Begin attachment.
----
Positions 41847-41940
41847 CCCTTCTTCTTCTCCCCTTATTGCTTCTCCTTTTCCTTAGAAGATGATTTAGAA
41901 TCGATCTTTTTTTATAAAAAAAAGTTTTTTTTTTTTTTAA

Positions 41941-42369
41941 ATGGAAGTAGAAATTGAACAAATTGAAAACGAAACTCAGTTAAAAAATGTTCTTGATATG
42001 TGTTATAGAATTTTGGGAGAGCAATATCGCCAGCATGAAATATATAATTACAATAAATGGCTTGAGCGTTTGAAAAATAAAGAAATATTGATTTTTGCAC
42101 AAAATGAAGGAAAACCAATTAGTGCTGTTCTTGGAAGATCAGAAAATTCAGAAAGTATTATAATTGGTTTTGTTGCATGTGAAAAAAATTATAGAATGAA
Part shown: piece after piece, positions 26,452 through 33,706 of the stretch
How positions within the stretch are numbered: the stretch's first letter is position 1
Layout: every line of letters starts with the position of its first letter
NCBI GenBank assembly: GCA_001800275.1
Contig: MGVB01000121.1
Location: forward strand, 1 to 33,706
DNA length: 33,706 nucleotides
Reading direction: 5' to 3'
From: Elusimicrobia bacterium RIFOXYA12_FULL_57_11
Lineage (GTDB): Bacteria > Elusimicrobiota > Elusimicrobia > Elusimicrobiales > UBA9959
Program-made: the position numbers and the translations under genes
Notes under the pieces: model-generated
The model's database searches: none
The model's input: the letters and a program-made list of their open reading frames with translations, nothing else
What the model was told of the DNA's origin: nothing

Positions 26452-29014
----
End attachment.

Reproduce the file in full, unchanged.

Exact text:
Positions 41847-41940
41847 CCCTTCTTCTTCTCCCCTTATTGCTTCTCCTTTTCCTTAGAAGATGATTTAGAA
41901 TCGATCTTTTTTTATAAAAAAAAGTTTTTTTTTTTTTTAA

Positions 41941-42369
41941 ATGGAAGTAGAAATTGAACAAATTGAAAACGAAACTCAGTTAAAAAATGTTCTTGATATG
42001 TGTTATAGAATTTTGGGAGAGCAATATCGCCAGCATGAAATATATAATTACAATAAATGGCTTGAGCGTTTGAAAAATAAAGAAATATTGATTTTTGCAC
42101 AAAATGAAGGAAAACCAATTAGTGCTGTTCTTGGAAGATCAGAAAATTCAGAAAGTATTATAATTGGTTTTGTTGCATGTGAAAAAAATTATAGAATGAA
Part shown: piece after piece, positions 26,452 through 33,706 of the stretch
How positions within the stretch are numbered: the stretch's first letter is position 1
Layout: every line of letters starts with the position of its first letter
NCBI GenBank assembly: GCA_001800275.1
Contig: MGVB01000121.1
Location: forward strand, 1 to 33,706
DNA length: 33,706 nucleotides
Reading direction: 5' to 3'
From: Elusimicrobia bacterium RIFOXYA12_FULL_57_11
Lineage (GTDB): Bacteria > Elusimicrobiota > Elusimicrobia > Elusimicrobiales > UBA9959
Program-made: the position numbers and the translations under genes
Notes under the pieces: model-generated
The model's database searches: none
The model's input: the letters and a program-made list of their open reading frames with translations, nothing else
What the model was told of the DNA's origin: nothing

Positions 26452-29014